Fabulanski (gold silks) fights off Rubisaki to win the Listed Taj Rossi Series Final (Racing Photos)
They’re calling it the ‘Polanski Project’. On Saturday at Flemington, rank outsider, Fabulanski, produced a major upset by leading throughout in the Listed Taj Rossi Series Final over 1600m.
Major upset? Well, it was for just about everyone bar trainer, Robbie Laing. Sent out a $31 pick (you could easily have gotten 50s or better by diving in early), Fabulanski led from go to whoa in the Taj Rossi and is now considered a major chance for the $2 million Group One Victoria Derby over 2500m at Flemington on 2 November.
“Don’t you worry … this horse (Fabulanski) will run all day,” a delighted Laing enthused. “His run at Bendigo two weeks ago showed me it was worth bringing him to town: he covered an extra six to eight lengths around the outside running rail.
“This race (the Taj Rossi) takes the pressure off now as he’ll have enough stakes money to take his spot in the Derby. I’ll tip him out now for a short break and bring him back for races like the (Listed) UCI Stakes (over 1800m) at Flemington and (Group Three) Norman Robinson (over 2000m) at Caulfield – the same races his sire won leading into the Derby.
Ah, the sire. Polanski remains one of the great rags to riches stories of Australian racing. A son of the Champion British Miler, Rakti, Polanski was offered by Chatswood Stud at the 2012 Inglis Melbourne VOBIS Gold Yearling Sale where he would be knocked down to Laing for just $4,000.
Winning just one of his four starts as a 2YO (Fabulanski has one from six), Polanski would capture the Super Impose (UCI), Norman Robinson and Victoria Derby in the space of a month. That $4,000 was now $1.2 million!
Unfortunately, Polanski ruptured a tendon in the Group One Futurity Stakes the following autumn and would have to be retired. Actually, the injury was so bad he was lucky to survive.
Enter equine vet, Jacqui McGregor, who stands Polanski at her Ducks Crossing Farm at Tyabb on Victoria’s Mornington Peninsula. Ducks Crossing is a multi-purpose operation, also operating as a veterinary facility, and McGregor takes exception to the term ‘standing Polanski’.
“Actually, rather than us standing Polanski it’s more like I’m his personal assistant,” McGregor says with a laugh. “I have to keep working as a vet to be able to afford to keep the horse in the manner to which he’s become accustomed.
“All jokes aside, we love this horse, particularly Robbie Laing and Ross and Fran Warner, who bred Fabulanski and raced Polanski.
“I’ve been involved since Robbie bought him as a yearling and the colt got sick not long after the sale. Robbie stole him at $4,000 but he’s always been a big boy and was a bit naughty, which undoubtedly impacted on his price.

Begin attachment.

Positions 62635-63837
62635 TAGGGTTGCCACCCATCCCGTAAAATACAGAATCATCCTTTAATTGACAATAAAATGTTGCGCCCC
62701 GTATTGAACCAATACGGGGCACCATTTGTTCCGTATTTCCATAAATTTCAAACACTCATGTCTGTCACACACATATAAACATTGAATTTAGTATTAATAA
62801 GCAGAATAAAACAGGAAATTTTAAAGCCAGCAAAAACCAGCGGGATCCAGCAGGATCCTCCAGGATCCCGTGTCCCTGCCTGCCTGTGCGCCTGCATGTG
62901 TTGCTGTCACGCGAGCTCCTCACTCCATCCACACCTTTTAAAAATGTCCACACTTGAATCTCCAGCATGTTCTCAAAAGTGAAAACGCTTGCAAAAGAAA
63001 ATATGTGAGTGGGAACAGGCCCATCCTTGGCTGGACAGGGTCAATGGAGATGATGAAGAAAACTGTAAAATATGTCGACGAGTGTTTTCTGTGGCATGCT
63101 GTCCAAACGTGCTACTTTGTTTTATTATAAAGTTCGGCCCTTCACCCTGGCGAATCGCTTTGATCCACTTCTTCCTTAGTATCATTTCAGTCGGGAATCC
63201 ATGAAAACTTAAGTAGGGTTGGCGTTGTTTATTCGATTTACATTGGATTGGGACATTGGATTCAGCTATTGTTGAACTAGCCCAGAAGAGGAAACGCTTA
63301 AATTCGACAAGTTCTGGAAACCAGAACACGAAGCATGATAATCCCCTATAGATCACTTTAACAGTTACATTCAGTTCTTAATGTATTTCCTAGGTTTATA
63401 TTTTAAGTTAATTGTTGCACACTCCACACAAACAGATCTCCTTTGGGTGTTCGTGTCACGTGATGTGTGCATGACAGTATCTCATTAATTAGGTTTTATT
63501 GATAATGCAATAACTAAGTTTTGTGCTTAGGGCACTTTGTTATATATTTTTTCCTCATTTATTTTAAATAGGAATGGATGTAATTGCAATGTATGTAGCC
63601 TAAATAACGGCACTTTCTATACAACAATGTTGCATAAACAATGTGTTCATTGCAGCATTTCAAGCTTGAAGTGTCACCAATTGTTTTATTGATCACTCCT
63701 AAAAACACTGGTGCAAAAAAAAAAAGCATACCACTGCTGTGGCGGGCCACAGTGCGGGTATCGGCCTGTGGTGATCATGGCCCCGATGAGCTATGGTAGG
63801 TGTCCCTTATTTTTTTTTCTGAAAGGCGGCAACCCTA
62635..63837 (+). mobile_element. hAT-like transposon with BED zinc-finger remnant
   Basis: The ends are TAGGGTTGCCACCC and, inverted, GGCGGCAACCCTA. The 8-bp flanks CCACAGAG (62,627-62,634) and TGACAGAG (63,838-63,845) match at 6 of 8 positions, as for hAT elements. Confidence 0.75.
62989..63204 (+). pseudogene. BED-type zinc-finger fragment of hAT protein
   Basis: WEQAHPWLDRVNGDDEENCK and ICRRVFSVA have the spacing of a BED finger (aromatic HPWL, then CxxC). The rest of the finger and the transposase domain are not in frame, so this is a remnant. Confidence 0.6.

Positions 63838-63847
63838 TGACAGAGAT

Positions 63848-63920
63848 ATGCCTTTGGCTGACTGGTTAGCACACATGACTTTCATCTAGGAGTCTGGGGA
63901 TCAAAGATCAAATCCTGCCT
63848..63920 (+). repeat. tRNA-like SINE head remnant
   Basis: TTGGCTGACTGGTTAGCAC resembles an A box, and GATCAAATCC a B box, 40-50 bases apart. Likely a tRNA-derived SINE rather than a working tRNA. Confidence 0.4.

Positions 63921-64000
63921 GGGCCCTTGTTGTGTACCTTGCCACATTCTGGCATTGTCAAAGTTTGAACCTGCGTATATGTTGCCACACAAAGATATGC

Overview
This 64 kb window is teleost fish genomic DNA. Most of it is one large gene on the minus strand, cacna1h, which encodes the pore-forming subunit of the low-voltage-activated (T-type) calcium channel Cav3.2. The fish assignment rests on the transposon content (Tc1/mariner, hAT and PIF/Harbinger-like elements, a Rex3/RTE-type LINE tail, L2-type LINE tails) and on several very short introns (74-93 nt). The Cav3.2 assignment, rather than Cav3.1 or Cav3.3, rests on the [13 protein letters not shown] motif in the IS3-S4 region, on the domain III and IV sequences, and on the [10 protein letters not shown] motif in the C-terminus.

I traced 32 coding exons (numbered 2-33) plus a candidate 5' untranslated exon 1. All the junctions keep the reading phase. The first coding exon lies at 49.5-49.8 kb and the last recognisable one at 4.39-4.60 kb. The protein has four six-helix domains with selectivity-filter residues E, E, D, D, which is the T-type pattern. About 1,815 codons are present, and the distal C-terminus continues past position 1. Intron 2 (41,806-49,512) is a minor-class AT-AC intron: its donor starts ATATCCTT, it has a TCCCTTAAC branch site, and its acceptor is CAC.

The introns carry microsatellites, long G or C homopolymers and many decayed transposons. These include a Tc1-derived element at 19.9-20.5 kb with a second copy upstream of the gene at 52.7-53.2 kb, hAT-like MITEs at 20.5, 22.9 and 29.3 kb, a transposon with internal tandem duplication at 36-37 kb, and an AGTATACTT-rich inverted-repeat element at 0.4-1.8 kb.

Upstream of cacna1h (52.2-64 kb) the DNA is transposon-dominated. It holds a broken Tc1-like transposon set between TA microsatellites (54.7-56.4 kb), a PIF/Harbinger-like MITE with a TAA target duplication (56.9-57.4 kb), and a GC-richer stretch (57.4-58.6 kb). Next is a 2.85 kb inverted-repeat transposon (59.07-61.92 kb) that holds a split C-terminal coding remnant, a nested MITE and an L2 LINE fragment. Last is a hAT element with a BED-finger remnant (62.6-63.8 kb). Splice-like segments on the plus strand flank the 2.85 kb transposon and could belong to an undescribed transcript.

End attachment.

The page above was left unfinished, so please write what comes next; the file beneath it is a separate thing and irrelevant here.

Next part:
“I suggested to Robbie that he geld him, but he said ‘no way … this is my Derby horse’. Turns out he was right.”
Despite the support from the Warners and Laing (“I’ve sent 26 mares to him and have six in the stable!”), Polanski has struggled over the last five seasons in terms of broodmare numbers.
With his oldest progeny only 4YOs come 1 August, Polanski covered just 49 mares in 2014, but that number had dwindled to eight last spring.
“Sadly, breeders just aren’t prepared to wait,” McGregor mused. “He’s only had the 21 runners to date, but aside from Fabulanski he’s also produced multiple winner Gennady and Poleaxed, plus a handful of other winners: all off a service fee of $5,500.
“His career ending injury was catastrophic but Robbie reckons the horse would have gone close to winning a Melbourne Cup and, if he’d done that, there’s no way the horse would be at my place.
“Fabulanski is the spitting image of his sire and races like him too. Polanski really stamps his progeny, that’s for sure.
“This is a once-in-a-lifetime horse for me. His runners just need time … to my way of thinking, it’s worth the wait if there’s a Derby at the end of it!”
Ross and Fran Warner, meanwhile, have had horses with Laing for 15 years, including winning a Ballarat Cup with Sentire, but Polanski has clearly been the ‘life changer’.
“I was with Robbie at the sales when he bought Polanski and it’s been an amazing ride,” Ross Warner recalls. “When the horse broke down it was the catalyst for us to buy a small property of our own … just up the road from Jacqui.
“Robbie helped us out with purchasing a few mares and we’ve reared about 15 Polanskis at this stage, including of course, Fabulanski.
“Fabianska, the dam of Fabulanski, has also produced the Group placed, Street Allure, but has been a bit hit and miss in recent years. She foaled down a lovely filly last spring – a full sister to Fabulanski and she’ll probably go back to Polanski this year.”
HOOFNOTE: If Fabulanski were to win the big one in November he would become the first son of a Victoria Derby winner to win the blue riband since Omnicorp (by Grosvenor) in 1987. As for Laing, he has saddled up five Victoria Derby runners since Polanski’s victory in 2013 including So Si Bon (2016) and Pissaro (2017) – who both finished fourth – along with Stars Of Carrum who finished a length second to Extra Brut in last year’s Derby.
Laing has also trained Pantani (South Australian Derby and Adelaide Cup) and Roman Arch (Australian Cup), along with leading sprinter Danerich (sire of Laing’s million dollar earner, Lord of the Sky).